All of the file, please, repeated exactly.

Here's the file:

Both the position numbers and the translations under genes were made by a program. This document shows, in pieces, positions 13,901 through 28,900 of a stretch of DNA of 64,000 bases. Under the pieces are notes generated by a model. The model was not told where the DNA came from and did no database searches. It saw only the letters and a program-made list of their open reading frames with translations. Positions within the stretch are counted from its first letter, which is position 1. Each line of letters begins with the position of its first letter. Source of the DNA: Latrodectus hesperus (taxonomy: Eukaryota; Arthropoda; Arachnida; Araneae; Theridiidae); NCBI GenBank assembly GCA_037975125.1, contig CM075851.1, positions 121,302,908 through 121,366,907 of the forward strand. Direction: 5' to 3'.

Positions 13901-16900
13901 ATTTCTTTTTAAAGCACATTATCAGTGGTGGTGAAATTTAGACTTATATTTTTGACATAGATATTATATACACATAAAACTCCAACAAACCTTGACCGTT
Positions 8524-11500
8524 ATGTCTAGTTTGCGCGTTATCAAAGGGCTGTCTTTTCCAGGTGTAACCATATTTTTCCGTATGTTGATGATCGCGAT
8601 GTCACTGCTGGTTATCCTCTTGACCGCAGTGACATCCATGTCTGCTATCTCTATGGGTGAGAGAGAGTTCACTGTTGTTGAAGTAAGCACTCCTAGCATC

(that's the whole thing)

Both the position numbers and the translations under genes were made by a program. This document shows, in pieces, positions 13,901 through 28,900 of a stretch of DNA of 64,000 bases. Under the pieces are notes generated by a model. The model was not told where the DNA came from and did no database searches. It saw only the letters and a program-made list of their open reading frames with translations. Positions within the stretch are counted from its first letter, which is position 1. Each line of letters begins with the position of its first letter. Source of the DNA: Latrodectus hesperus (taxonomy: Eukaryota; Arthropoda; Arachnida; Araneae; Theridiidae); NCBI GenBank assembly GCA_037975125.1, contig CM075851.1, positions 121,302,908 through 121,366,907 of the forward strand. Direction: 5' to 3'.

Positions 13901-16900
13901 ATTTCTTTTTAAAGCACATTATCAGTGGTGGTGAAATTTAGACTTATATTTTTGACATAGATATTATATACACATAAAACTCCAACAAACCTTGACCGTT
Positions 8524-11500
8524 ATGTCTAGTTTGCGCGTTATCAAAGGGCTGTCTTTTCCAGGTGTAACCATATTTTTCCGTATGTTGATGATCGCGAT
8601 GTCACTGCTGGTTATCCTCTTGACCGCAGTGACATCCATGTCTGCTATCTCTATGGGTGAGAGAGAGTTCACTGTTGTTGAAGTAAGCACTCCTAGCATC